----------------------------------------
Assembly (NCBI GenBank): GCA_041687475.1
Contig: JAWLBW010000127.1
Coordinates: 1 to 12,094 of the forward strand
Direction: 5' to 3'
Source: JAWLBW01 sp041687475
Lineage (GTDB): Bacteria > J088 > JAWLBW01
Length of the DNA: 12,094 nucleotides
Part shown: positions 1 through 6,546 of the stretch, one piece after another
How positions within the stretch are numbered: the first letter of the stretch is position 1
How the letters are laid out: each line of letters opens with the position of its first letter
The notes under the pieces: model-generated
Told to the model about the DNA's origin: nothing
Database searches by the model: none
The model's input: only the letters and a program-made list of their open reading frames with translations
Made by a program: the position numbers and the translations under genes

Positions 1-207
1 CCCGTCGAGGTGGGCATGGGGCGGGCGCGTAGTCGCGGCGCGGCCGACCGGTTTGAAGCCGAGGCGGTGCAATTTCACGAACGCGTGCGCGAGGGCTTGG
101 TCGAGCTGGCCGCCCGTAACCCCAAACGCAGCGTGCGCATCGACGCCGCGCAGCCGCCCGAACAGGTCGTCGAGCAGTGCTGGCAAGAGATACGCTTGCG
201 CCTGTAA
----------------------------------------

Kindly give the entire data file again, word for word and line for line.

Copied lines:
Assembly (NCBI GenBank): GCA_041687475.1
Contig: JAWLBW010000127.1
Coordinates: 1 to 12,094 of the forward strand
Direction: 5' to 3'
Source: JAWLBW01 sp041687475
Lineage (GTDB): Bacteria > J088 > JAWLBW01
Length of the DNA: 12,094 nucleotides
Part shown: positions 1 through 6,546 of the stretch, one piece after another
How positions within the stretch are numbered: the first letter of the stretch is position 1
How the letters are laid out: each line of letters opens with the position of its first letter
The notes under the pieces: model-generated
Told to the model about the DNA's origin: nothing
Database searches by the model: none
The model's input: only the letters and a program-made list of their open reading frames with translations
Made by a program: the position numbers and the translations under genes

Positions 1-207
1 CCCGTCGAGGTGGGCATGGGGCGGGCGCGTAGTCGCGGCGCGGCCGACCGGTTTGAAGCCGAGGCGGTGCAATTTCACGAACGCGTGCGCGAGGGCTTGG
101 TCGAGCTGGCCGCCCGTAACCCCAAACGCAGCGTGCGCATCGACGCCGCGCAGCCGCCCGAACAGGTCGTCGAGCAGTGCTGGCAAGAGATACGCTTGCG
201 CCTGTAA